Found this intro to a book Jonesey and I were going to write into the beautiful period of cricket before Bradman, It’s not bad! Dated 2007 so the attacks are on JW Howard, who manages to make other offspinners look good…
It’s hard to see history as a continuing, evolving stream. We like markers, a beginning and, often, and end.
In European terms, “Modern” history, at least as taught in Australian schools, begins with the French revolution in 1789. Before that, all history is “Ancient”. So, 100,000 years of human history in one category, and 216 years in the other.
You might expect that the delimiter would move forward in time with us, making what was once modern now ancient. Look in the mirror and tell me that’s not true.
In cricketing history, we choose the advent of the Bradman phenomenon as the delimiter. His first game in Sydney, for St George against Petersham at Petersham Oval, in November 1926, is the dawn of modern cricket history.
This is not to equate Bradman with Napoleon – his successes too polite, his failures so unromantic. (If we were looking for a parallel, Ian Chappell, the great moderniser, would be a better fit.)
As each year passes, and the amount of information placed in front of us grows, it becomes harder to look back into time and see what has gone before. This is especially the case with cricket, where our ageing memories shrink in direct proportion to the number of tests played, and the decreasing periods between them.
Each wave of history, each crescendo of achievement, works to obscure what has come before. Already we’re being force-fed the Clarke/Watson era as if it was a reality, and we haven’t even laid to rest the Waughs/Warne/Hayden/McGrath/Gilchrist era. Before that was the Border/Simpson era; the Chappell(s) era; the Benaud/Davo era; Bradman’s Invincibles; and Bradman before the war.
To put it into perspective, between 1877 and 1926, 50 summers, Australia played x tests, or . We also capped x players, or … And even outside of the Great War, there were still gaps of up to x months between tests (example)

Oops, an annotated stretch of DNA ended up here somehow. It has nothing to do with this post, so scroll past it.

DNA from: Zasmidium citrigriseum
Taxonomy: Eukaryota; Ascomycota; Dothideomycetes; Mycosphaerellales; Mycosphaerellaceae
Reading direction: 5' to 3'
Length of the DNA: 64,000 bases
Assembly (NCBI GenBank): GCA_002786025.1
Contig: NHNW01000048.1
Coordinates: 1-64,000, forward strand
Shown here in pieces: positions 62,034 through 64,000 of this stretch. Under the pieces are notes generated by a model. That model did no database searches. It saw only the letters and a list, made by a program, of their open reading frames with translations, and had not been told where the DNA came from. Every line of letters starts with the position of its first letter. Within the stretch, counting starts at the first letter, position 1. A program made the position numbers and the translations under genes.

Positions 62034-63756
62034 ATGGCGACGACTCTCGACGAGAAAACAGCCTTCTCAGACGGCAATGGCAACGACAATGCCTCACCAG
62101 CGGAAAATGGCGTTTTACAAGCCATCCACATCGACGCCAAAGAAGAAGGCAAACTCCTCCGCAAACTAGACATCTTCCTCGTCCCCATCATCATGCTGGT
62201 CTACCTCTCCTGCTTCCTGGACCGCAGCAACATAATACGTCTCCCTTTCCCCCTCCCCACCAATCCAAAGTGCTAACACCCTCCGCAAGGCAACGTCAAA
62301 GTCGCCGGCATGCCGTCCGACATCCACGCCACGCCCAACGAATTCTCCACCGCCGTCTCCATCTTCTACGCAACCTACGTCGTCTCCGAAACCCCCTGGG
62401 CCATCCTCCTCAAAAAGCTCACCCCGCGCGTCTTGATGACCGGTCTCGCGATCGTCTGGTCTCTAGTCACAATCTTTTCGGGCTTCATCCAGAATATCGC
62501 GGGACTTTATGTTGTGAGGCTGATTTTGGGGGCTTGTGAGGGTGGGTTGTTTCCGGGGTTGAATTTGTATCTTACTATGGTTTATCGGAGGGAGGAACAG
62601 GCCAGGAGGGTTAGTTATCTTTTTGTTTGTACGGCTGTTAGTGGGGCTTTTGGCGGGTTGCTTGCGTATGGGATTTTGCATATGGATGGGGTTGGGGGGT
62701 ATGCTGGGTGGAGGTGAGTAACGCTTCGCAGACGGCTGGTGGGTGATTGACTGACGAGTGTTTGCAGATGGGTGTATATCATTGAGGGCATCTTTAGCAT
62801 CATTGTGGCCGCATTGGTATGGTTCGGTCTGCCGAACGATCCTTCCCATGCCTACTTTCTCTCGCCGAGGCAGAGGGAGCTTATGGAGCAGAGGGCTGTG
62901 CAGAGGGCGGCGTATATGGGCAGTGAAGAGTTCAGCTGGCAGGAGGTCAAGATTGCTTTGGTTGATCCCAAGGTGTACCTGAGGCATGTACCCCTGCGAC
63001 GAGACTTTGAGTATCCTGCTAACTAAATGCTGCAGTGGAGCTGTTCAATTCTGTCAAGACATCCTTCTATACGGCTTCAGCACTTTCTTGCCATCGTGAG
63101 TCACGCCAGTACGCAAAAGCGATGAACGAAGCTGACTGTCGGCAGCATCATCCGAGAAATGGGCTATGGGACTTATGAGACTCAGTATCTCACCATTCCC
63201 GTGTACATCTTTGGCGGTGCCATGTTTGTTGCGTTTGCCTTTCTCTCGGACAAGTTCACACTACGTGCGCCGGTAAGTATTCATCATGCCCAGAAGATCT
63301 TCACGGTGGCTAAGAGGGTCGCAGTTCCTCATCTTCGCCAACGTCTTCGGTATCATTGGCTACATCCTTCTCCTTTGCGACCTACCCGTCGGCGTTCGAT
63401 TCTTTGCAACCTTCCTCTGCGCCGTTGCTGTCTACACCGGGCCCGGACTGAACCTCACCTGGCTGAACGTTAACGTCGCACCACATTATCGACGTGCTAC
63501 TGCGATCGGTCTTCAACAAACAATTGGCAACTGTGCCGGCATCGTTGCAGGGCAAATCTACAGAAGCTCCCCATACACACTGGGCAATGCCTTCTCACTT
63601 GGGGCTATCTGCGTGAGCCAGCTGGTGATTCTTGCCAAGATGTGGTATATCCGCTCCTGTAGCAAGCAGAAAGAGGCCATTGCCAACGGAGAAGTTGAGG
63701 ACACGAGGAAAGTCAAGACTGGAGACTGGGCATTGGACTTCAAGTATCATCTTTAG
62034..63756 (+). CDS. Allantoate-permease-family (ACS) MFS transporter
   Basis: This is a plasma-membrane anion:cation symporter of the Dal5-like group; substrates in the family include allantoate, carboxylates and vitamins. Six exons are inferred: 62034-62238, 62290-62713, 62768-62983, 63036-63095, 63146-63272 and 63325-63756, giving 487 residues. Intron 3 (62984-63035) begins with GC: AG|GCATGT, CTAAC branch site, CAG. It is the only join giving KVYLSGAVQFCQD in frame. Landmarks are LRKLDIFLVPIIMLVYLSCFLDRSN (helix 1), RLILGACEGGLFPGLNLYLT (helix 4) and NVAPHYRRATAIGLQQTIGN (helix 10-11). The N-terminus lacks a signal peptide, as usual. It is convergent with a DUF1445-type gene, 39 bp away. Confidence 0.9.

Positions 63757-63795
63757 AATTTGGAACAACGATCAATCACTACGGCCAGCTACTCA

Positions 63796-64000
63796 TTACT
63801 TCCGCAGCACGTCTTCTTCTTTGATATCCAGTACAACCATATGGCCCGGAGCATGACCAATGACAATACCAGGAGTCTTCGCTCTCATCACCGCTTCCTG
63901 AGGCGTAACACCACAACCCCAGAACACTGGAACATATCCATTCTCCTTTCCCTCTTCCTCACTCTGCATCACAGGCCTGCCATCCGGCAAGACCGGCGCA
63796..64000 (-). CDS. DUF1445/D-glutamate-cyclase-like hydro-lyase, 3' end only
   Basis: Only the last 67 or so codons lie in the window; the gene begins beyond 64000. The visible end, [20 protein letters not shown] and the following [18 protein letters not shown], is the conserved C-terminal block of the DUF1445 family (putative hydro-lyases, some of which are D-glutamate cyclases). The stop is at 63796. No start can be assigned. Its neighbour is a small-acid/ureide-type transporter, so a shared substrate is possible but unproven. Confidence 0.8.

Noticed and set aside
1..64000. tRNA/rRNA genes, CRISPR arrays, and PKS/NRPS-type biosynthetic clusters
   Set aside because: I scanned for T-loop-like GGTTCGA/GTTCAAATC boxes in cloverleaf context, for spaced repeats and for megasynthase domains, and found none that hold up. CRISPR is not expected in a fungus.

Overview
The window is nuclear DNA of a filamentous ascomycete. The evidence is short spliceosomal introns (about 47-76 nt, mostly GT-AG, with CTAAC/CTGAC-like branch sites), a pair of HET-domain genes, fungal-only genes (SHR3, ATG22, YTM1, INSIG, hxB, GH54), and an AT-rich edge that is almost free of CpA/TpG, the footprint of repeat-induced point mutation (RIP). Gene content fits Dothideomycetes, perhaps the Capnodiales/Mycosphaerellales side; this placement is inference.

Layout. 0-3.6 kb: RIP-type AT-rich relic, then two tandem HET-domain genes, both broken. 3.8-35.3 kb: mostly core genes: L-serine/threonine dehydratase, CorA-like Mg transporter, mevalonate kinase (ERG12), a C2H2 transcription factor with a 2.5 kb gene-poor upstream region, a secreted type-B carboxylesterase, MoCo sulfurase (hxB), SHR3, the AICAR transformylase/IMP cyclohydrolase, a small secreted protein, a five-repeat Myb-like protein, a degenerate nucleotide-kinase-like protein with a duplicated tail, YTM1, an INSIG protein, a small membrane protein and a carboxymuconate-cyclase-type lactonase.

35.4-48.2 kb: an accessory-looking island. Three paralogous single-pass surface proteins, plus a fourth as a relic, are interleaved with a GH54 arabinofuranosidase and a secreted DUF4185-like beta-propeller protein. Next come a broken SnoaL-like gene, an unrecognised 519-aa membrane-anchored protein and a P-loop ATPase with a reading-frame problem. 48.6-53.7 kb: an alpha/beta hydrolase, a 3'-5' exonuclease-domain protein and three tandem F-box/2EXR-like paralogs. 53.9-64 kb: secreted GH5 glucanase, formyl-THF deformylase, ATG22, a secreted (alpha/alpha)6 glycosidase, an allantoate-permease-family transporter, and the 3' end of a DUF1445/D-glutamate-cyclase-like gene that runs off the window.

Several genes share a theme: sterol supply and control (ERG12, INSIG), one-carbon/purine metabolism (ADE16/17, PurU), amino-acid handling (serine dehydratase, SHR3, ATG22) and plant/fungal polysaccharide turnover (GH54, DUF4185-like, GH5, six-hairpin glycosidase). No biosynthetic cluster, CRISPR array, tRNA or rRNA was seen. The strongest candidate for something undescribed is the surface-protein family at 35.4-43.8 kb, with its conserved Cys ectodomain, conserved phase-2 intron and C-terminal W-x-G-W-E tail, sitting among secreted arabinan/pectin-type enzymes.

You can see how Bradman’s complete domination of Australian and world cricket form 1928 to 1949 blots out anything that happened before it. It’s a cricketing blanket fog.
But there was life before Bradman. Just as there was civilisation before Napoleon, and even before the Medicis, Michelangelo, Leonardo.
We talk of how the Renaissance ended the Dark Ages, but in cricket many have called these pre-Bradman years “The Golden age”. Indeed, George Giffen wrote a book of that title.
So to ignore Clem Hill, Archie Jackson, Victor Trumper, Fiery Fred Spofforth, Tibby Cotter or Arthur Mailey would be as heinous as ignoring the Norman Invasion, the Hansa League, the Domesday Book, Magna Carta, not to mention the centuries of enlightenment that flowed out of Africa and Asia, long before Europeans started to get their shit together.
Not to mention Bardsley, Armstrong, Trumble, Murdoch, Noble, the Gregorys.
Yet all we ever seem to hear about, from our Prime Minister down, is Bradman. And what he begat.
There’s history there, lying under the silt and clay, like those skeletons at Lake Mungo. Just waiting to be uncovered.
Looking at that era gives a glimpse of the major issues cricket would face – debates over professionalism, contract disputes, constant rule changes, attempts to globalise the game. There were Aboriginal tours, games of XI vs XXII, and even the ugly face of sectarianism. It was time when it was Ok to be a Trott, and, if you were Midwinter, to change horses mid-summer.
Our problem’s not with Bradman. He WAS the greatest player ever, quite possibly of any sport. But he was not the only great player Australia ever produced. And he certainly wasn’t the most interesting –the metronomic prose of My farewell to cricket, reflecting the robotic nature of his genius, is one of the great cures for insomnia.
Just as history would suffer if we only examined Caesar, Alexander, Napoleon or Churchill, so is cricket the loser from an obsession with the Don.
His star eclipses everything.
But if we could build a Hubble telescope (rumoured to be named after WA’s spare parts paceman of the 1960s, Jim Hubble), to look past our sun back into time and place, surely it’s time to look past the Bradman constellation, to see the mystery and complexity of cricket as it was forming?